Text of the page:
At the Brooklyn Museum, which I went to because of their excellent presentation on social networking at MW2007 this year, I saw the new Center for Feminist Art, where Judy Chicago’s The Dinner Party is a long-term resident, and is housed in this hushed and darkened triangular gallery.  It’s really an amazing piece, and I enjoyed seeing some women from the history of science at the table (Caroline Herschel!).  I do think the third section of the piece, the herstory gallery, needs some updating.  Incorporating some of the new research done since the piece was conceived could really make the herstory gallery fascinating rather than a bit dutiful.  I also saw the Global Feminisms Redux exhibit, which was great, and walked through the next door Brooklyn Botanical Gardens pointing out wild edibles to my friend.  The Brooklyn Museum also has a great behind-the-scenes blog.

Also, I heard a concert in a community garden in the Bronx, went to Books of Wonder and Bluestockings, and went to the farmers market.  A busy vacation, and now back to grant and dissertation writing in the lovely Midwest.

Two weeks ago, I went up to Grand Marais, on the lovely North Shore of Lake Superior (and convenient jumping-off point for a camping trip on the Gunflint Trail).

Of course we had to visit the Cook County Historical Society, headquartered in an old lighthousekeeper’s house in downtown Grand Marais.  The society and the museum are all-volunteer run, and the museum encompasses the history of the whole country, 70% of which is federal forest/lake/parkland, and which extends up to the Canadian border, though it focuses on the county’s towns:  Grand Marais, Schroder, Tofte, Lutsen.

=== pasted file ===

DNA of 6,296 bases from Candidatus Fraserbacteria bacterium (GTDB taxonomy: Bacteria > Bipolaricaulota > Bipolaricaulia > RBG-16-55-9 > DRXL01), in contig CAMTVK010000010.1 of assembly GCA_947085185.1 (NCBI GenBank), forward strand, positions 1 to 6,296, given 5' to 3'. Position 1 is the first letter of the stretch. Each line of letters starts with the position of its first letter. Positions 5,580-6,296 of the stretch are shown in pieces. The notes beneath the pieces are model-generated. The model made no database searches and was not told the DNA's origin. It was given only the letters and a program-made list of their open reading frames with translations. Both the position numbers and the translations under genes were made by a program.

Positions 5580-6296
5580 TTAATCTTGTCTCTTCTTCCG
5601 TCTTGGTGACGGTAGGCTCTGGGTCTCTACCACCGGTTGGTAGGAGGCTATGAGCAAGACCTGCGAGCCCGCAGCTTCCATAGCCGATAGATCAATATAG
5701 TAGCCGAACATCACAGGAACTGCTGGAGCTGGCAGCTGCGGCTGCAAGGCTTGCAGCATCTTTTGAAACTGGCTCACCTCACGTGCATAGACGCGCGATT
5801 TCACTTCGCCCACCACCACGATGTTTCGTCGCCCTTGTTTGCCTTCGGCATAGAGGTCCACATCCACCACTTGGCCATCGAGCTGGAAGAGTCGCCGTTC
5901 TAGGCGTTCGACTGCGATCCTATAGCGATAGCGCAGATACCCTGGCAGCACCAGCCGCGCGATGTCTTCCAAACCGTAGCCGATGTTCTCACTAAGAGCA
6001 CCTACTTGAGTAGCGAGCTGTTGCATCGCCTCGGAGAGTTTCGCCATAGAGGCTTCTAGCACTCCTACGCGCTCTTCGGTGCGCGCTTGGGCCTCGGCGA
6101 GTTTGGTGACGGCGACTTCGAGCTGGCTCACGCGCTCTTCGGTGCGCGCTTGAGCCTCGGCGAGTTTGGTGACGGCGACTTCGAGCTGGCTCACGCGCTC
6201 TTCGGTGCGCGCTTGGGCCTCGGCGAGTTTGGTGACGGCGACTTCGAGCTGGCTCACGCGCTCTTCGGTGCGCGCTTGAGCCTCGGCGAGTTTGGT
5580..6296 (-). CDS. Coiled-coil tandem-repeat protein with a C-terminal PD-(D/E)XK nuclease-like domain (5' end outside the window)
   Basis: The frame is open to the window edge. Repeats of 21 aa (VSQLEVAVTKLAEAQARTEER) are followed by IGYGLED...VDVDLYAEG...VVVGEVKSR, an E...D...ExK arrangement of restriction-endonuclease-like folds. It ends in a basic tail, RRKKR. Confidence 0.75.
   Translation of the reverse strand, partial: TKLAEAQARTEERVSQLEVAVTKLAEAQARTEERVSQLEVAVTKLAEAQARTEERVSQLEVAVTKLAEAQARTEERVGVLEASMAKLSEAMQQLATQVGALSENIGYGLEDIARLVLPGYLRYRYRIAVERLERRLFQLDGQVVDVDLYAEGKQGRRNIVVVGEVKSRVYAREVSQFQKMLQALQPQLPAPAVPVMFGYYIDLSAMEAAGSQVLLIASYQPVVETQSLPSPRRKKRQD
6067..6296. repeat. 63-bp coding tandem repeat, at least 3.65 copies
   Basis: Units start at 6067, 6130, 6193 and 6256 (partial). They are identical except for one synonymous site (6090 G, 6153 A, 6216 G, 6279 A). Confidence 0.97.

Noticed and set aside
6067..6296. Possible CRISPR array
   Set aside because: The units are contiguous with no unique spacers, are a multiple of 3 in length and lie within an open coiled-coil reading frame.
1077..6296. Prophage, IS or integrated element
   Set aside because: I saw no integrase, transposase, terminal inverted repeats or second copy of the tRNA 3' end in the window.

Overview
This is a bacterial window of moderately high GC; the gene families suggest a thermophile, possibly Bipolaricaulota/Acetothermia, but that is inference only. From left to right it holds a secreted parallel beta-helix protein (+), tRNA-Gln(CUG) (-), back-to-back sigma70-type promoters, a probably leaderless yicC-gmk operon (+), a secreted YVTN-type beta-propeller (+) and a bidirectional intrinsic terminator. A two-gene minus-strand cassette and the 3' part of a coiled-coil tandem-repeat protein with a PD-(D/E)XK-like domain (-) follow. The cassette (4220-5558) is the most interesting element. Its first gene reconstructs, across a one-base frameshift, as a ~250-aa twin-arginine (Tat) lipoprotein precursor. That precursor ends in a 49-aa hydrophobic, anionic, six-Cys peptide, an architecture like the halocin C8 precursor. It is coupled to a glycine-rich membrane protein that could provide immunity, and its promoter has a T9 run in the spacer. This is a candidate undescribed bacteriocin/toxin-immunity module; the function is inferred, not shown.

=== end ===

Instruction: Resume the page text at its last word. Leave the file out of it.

When I walk into a small local historical society, my conservator’s brain usually starts to scream:  are those original photos on display?  what are those lace dresses doing in front of the window?  there’s condensation on the basement walls!   The CCHS was no exception, but they win points for judicious use of plexiglass and other barriers to visitors handling all their items.

Their local collections are wide ranging, from a spinning wheel brought over from Norway to a dogsled used by a rural mailman.  Interpretative labels are scarce, but exhibits on land surveying, lumber camps, the CCC, geology and shipping in the county were informative and interesting.  Native American history in the county is sadly also scarce, though the mail service exhibit includes information on John Beargrease, who delivered mail by dogsled and after whom an annual dogsled race is named.

The CCHS’s web presence is worth discussing.  They don’t have their own website (hence the lack of linkage), but they do participate in the community portal pages at, the fab local nonprofit community ISP.  Boreal’s county history page (note that the whole site is built in drupal) links to a number of articles on county history, and also features a photo identification page, where community residents can identify people in the CCHS’s photo archives.  With these pieces around, it would be very short work to write a homepage for the museum, with hours and location and collections overview.  Lots of potential here.